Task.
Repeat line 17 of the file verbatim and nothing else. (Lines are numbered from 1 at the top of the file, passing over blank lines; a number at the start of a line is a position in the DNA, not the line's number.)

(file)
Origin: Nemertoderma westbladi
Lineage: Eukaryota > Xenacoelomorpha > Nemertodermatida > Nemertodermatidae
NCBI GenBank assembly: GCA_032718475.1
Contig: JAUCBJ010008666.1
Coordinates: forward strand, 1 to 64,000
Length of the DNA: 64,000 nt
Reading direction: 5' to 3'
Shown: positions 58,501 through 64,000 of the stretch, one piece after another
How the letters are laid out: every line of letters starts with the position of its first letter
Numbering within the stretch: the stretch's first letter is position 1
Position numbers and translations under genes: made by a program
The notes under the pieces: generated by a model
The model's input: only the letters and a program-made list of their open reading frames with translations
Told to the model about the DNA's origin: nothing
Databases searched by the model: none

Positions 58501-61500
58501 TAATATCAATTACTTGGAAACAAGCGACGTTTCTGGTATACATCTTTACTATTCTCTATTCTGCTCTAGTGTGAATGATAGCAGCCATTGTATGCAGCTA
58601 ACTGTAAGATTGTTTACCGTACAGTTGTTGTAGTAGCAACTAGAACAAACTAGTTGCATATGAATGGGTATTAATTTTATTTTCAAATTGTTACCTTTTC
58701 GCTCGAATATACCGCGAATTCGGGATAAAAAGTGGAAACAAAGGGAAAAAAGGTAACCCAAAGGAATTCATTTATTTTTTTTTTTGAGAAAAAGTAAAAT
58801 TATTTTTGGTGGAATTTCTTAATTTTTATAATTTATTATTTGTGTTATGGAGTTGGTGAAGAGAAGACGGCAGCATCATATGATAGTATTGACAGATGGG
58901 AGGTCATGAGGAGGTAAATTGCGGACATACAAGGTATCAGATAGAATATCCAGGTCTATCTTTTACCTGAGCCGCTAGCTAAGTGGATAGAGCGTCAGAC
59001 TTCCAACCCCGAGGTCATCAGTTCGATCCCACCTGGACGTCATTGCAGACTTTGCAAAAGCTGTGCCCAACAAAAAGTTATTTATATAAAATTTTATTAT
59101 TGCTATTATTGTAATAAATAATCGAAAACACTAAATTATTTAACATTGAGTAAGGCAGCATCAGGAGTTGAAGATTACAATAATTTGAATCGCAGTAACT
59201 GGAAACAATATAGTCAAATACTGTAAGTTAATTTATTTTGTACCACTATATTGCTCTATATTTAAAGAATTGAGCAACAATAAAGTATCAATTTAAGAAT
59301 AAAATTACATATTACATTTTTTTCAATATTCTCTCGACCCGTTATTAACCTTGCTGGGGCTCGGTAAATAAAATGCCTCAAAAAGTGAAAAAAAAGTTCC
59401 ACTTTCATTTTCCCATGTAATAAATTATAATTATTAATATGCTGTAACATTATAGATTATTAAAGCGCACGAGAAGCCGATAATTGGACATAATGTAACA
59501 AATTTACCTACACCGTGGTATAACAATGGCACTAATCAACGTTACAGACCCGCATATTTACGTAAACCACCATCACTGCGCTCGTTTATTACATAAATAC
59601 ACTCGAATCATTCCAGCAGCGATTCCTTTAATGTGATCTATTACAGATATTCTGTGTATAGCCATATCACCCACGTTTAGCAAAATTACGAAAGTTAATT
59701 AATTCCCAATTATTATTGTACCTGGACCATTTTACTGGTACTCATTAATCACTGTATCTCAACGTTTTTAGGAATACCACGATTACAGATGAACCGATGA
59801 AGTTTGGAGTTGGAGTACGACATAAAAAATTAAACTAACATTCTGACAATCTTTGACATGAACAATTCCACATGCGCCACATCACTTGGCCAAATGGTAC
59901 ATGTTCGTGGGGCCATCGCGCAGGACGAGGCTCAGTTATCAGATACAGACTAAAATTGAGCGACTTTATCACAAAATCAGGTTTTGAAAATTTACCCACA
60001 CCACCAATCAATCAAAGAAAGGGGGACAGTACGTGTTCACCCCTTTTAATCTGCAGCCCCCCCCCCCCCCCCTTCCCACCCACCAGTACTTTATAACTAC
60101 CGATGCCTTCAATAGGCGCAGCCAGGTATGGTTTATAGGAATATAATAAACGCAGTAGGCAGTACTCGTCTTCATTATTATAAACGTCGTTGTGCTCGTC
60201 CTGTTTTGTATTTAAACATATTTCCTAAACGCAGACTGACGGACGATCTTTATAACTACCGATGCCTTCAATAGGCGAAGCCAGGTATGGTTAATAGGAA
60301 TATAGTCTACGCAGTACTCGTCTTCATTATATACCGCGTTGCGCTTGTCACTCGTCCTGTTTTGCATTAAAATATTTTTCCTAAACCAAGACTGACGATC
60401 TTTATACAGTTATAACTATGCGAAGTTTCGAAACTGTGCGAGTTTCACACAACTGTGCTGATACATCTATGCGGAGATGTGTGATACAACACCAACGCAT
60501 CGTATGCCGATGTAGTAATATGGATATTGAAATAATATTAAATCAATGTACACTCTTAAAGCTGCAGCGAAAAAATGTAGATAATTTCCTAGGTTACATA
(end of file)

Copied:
58501 TAATATCAATTACTTGGAAACAAGCGACGTTTCTGGTATACATCTTTACTATTCTCTATTCTGCTCTAGTGTGAATGATAGCAGCCATTGTATGCAGCTA